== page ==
But imagine now that two further conditions hold. First, Jones does not own a Ford, but is at present driving a rented car. And secondly, by the sheerest coincidence, and entirely unknown to Smith, the place mentioned in proposition (h) happens really to be the place where Brown is. If these two conditions hold then Smith does not know that (h) is true, even though (i) (h) is true, (ii) Smith does believe that (h) is true, and (iii) Smith is justified in believing that (h) is true. These two examples show that definition (a) does not state a sufficient condition for someone’s knowing a given proposition. The same cases, with appropriate changes, will suffice to show that neither definition (b) nor definition (c) do so either.
Why is this wrong?
We can’t substitute JTB for deduction.
Smith is told Jones will get the job by the interviewer because he has 10 coins in his pocket. The knowledge “The person who gets the job has 10 coins in his pocket.” is deduced from this. However, this leap is not justified. We can’t know this for certain without there being sufficient justification for this within the world. In fact, it can be argued that the premise above doesn’t even match JTB because deduction is not a method of justification. We need to treat the piece of knowledge above on its own and match it against the criteria of JTB . Therefore, Gettier doesn’t even provide a challenge to JTB because it does not live up to the JTB criteria, so isn’t classed as knowledge anyway.
The situation is only theoretical.
The effectiveness of Gettier is limited due to its lack of practicality within the world. There will never be a situation where you know you will get a job because you have 10 coins in your pocket. An interviewer will never tell you that someone else will definitely get the job. This makes it difficult for Gettier’s problem to make a transfer from the hypothetical world to the real world. Therefore, on this basis, Gettier doesn’t criticise JTB in a practical sense and therefore his argument fails to challenge that K=JTB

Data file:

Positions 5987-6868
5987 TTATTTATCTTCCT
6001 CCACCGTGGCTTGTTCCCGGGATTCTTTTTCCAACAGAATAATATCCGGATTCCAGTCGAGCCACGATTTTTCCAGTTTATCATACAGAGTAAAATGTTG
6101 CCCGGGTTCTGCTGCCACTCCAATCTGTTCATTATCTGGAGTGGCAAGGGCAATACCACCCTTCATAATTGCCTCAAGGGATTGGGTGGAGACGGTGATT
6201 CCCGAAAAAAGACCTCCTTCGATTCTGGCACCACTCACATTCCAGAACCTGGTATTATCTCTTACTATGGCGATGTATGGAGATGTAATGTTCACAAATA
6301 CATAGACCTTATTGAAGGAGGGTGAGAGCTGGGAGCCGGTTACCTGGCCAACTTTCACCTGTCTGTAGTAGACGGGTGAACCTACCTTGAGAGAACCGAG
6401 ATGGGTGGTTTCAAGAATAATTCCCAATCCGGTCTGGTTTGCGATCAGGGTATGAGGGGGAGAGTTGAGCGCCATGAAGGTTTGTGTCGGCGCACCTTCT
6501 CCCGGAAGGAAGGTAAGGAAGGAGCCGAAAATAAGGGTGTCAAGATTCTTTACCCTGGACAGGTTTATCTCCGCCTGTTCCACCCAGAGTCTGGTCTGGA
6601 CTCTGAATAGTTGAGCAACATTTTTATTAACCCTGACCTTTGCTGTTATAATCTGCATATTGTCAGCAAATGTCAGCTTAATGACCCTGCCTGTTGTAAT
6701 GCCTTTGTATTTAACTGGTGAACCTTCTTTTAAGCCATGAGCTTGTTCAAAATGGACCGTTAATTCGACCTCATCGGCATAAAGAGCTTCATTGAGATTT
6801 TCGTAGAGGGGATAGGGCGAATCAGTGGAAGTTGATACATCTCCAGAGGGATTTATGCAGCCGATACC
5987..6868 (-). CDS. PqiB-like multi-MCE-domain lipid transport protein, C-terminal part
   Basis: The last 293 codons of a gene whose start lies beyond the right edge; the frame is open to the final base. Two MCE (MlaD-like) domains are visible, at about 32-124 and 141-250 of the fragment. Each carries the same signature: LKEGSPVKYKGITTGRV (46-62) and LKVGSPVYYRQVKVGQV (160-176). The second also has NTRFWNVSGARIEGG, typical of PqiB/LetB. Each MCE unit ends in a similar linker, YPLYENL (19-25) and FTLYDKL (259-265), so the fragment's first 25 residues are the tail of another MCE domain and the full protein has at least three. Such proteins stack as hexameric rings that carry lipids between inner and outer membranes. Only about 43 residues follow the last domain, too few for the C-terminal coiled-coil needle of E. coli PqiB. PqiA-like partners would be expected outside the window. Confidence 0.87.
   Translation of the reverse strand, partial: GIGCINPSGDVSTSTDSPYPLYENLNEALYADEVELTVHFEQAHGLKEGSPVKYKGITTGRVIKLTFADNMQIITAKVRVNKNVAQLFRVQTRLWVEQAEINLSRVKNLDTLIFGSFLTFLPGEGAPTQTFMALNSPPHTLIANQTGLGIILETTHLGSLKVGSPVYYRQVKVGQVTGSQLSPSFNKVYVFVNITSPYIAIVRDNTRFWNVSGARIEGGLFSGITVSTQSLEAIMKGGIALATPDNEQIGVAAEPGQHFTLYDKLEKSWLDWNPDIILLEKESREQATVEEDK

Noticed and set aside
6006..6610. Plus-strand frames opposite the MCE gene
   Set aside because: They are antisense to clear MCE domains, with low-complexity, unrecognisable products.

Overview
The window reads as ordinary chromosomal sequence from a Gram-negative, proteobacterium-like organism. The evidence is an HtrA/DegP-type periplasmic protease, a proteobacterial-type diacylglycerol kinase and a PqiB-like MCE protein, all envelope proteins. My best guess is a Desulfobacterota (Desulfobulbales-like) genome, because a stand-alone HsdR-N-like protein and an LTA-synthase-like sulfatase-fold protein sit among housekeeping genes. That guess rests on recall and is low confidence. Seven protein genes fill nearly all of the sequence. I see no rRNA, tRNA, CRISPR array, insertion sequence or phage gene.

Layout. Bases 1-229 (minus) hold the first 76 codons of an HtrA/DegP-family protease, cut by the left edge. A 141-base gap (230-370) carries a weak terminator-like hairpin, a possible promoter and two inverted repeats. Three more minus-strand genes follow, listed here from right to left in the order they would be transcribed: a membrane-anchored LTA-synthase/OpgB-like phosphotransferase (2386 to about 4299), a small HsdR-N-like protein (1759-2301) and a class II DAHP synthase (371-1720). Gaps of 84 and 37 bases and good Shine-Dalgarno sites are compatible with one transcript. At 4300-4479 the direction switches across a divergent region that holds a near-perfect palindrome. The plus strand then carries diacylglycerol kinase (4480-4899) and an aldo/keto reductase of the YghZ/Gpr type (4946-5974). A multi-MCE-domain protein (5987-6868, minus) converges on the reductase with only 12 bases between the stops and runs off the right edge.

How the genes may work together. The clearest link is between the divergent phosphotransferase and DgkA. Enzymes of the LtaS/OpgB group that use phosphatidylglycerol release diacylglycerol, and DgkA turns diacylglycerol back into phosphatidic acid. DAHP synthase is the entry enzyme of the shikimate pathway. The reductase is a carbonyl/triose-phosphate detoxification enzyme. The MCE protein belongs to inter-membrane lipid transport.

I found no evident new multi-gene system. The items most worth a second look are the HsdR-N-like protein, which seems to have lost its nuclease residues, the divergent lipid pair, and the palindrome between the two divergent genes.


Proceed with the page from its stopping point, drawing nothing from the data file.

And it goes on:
He does not have strong evidence
Gettier claims that Smith has strong evidence for Jones owning a Ford. However, this doesn’t seem the case. There are multiple reasons for this. Firstly, the definition of “own” does not mean what he is driving now. He doesn’t own the rented car. Therefore, he could still own the Ford. Secondly, clearly Jones and Smith know each other in order to know that Jones drives a Ford. If we makes this assumption then surely Smith would know by this point that Jones had got rid of his Ford, or crashed it and was driving a rented car. This has two consequences. Firstly, it can be argued that the JTB conditions are not fully full-filled due to Smith clearly not having “strong justification”. Therefore, this poses no threat to JTB as it is not classed as knowledge anyway and so poses no problem. Secondly, this underlines the point above that Gettier fails to provide a problem which can be posed in reality. Therefore, this reduces Gettier’s ability to provide a fatal challenge to JTB.
Two separate pieces of information.
Yet again, we have to consider what is counted as a piece of knowledge. It can be argued that the statements above can be separated into two pieces of knowledge. Firstly, Jones driving a Ford, which we have looked into above, and secondly, the premises on where his other friend is. If we take this second premise, then we can see that this can’t be classed as knowledge under JTB. This is because he has randomly plucked places out of thin air. We can argue that he firstly has no rational justification for this, and secondly he doesn’t truly believe it because he picked the names from random. Therefore, under JTB this does not class as a piece of knowledge and poses no threat to JTB.
To conclude, Gettier’s cases both fail. This is because he can not prove that there are instances of justified true belief which we would not class as knowledge. This is mainly due to his definition of what is a piece of knowledge and how these live up to JTB. This is because he attempts to merge pieces of information in order to meet demands of JTB but make sure the premise doesn’t count as information. As demonstrated above, this attempt fails.